Federal Judge Jed Rakoff indicated on Monday that he planned to dismiss a defamation lawsuit that Sarah Palin brought against The New York Times, and if the jury (which was still deliberating at the time he announced his decision) ruled in her favor, then he’d override that verdict, the Times says. The case rose from a 2017 article that connected previous rhetoric associated with Palin to the 2011 mass shooting in which six people lost their lives and 14 — including then-Rep. Gabrielle Giffords (D-Ariz.) — were wounded. Rakoff concluded that Palin’s side failed to prove that “actual malice” underpinned the disputed article; such a determination is critical to allowing defamation cases to stand. Here, the concept of actual malice means that those perpetrating it either showed a “reckless disregard for the truth” or knew that what they were publishing was untrue, the Times explains.
He is still going to let the jury reach a decision, expecting that the court of appeal will likely want to know what they decided.
— David Mack (@davidmackau) February 14, 2022
As summarized by the Times, Rakoff ‘indicated that he believed an appeal by Ms. Palin was likely, and he said that the appeals court “would greatly benefit from knowing how the jury would decide” the case.’ As for the original article driving this case, the Times notes that “Ms. Giffords’s district had been one of 20 singled out on a map circulated by Ms. Palin’s political action committee underneath digitized crosshairs,” but there “was no evidence the shooter had seen or been motivated by the map.” The paper corrected the article that linked the two items within a day, and former Times editor James Bennet, who was responsible for the language relaying the false connection, expressed serious remorse for the oversight during proceedings in this case. As he put it, tying Palin to the 2011 shooting “was just a terrible mistake.”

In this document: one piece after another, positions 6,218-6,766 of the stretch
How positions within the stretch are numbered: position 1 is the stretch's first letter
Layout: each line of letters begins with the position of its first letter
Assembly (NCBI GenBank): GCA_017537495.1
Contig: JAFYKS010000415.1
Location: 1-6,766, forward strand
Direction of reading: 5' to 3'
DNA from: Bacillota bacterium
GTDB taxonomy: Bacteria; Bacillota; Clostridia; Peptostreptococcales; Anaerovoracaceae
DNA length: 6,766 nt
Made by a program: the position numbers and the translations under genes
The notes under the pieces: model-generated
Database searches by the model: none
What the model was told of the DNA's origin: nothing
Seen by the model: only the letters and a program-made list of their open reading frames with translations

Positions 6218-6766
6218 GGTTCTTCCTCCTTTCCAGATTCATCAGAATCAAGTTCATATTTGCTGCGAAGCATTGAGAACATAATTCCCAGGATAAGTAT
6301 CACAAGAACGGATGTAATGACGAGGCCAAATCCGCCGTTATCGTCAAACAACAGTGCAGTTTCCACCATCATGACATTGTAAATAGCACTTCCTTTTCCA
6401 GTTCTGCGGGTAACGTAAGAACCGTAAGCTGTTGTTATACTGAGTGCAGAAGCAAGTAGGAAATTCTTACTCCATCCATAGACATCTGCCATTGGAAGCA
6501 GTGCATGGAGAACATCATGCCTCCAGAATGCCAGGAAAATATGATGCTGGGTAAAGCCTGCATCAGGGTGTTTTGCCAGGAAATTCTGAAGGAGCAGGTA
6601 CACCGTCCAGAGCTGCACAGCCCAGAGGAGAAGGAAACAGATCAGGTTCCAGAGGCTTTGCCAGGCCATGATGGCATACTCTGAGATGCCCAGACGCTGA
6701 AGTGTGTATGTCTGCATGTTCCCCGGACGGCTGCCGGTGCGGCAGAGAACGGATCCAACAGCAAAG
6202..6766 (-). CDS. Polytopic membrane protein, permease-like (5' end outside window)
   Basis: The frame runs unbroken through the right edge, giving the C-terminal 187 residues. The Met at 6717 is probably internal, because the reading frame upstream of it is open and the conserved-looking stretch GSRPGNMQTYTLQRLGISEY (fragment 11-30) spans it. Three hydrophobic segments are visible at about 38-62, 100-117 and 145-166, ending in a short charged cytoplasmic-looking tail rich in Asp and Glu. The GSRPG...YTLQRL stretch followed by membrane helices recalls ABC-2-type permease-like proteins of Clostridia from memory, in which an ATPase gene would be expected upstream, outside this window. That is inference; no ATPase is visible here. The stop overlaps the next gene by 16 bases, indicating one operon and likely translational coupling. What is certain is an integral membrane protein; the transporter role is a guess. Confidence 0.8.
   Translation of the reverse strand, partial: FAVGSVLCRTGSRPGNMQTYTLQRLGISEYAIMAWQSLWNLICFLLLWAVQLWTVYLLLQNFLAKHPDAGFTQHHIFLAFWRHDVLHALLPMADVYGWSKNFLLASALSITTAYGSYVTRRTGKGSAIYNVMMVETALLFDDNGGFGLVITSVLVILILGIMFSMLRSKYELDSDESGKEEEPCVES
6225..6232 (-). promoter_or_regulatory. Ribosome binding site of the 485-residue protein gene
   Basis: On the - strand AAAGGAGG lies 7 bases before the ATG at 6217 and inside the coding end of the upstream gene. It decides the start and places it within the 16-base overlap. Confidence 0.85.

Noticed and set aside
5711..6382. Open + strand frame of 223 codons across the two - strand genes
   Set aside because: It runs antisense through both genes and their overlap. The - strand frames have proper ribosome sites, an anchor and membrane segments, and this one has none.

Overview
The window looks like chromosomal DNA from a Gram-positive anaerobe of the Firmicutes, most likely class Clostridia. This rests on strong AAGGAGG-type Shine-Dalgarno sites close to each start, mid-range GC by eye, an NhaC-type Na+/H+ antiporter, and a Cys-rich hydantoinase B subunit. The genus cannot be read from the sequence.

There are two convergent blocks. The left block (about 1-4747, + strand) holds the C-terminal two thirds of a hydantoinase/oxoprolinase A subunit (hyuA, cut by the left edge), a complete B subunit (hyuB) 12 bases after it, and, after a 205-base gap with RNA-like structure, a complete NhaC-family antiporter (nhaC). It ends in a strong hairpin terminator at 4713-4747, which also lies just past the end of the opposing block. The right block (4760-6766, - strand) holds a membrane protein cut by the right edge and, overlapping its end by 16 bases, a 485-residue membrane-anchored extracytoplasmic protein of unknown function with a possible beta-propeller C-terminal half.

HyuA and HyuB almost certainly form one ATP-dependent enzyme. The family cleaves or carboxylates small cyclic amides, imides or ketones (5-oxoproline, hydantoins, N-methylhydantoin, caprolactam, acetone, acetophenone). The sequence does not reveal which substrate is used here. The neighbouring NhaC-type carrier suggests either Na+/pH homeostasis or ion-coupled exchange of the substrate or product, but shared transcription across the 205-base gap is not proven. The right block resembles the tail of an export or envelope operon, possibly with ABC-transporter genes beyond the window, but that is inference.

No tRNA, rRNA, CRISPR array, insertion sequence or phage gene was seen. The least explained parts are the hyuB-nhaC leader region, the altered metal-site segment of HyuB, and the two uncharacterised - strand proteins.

A federal judge said he will reject Sarah Palin’s allegations that she was defamed by the New York Times, ruling that the former Republican vice-presidential candidate’s claims presented at trial were insufficient to prove her case https://t.co/xV7ghSpMxw
— The Wall Street Journal (@WSJ) February 14, 2022
Generally though, it’s become only increasingly popular among right-wingers to go after the media, even in the absence of any legitimate evidence of some sort of conspiracy to somehow silence conservatives. There’s no mass silencing of conservatives going on, anyway — among other examples, they have Fox News, after all! As for the Palin case, CNN said Monday that “Attorneys for the New York Times hugged each other after the decision was made in court,” adding: “Palin’s attorneys had no comment when asked by CNN.” Originally, the article in question asserted that there’d been a “clear” link between the Palin-tied map and the Arizona shooting, although no such connection was present. Rakoff said that he believes that “this an example of very unfortunate editorializing on the part of the Times,” adding: “The law here sets a very high standard (for actual malice). The court finds that that standard has not been met.”
Desperately wish I had been in the courtroom when Sarah Palin said “objection!” during her testimony and Judge Rakoff had to explain to her that that’s not how objections work https://t.co/yU11PjbymC pic.twitter.com/GsiqEZ9YCa
— Mark Joseph Stern (@mjs_DC) February 11, 2022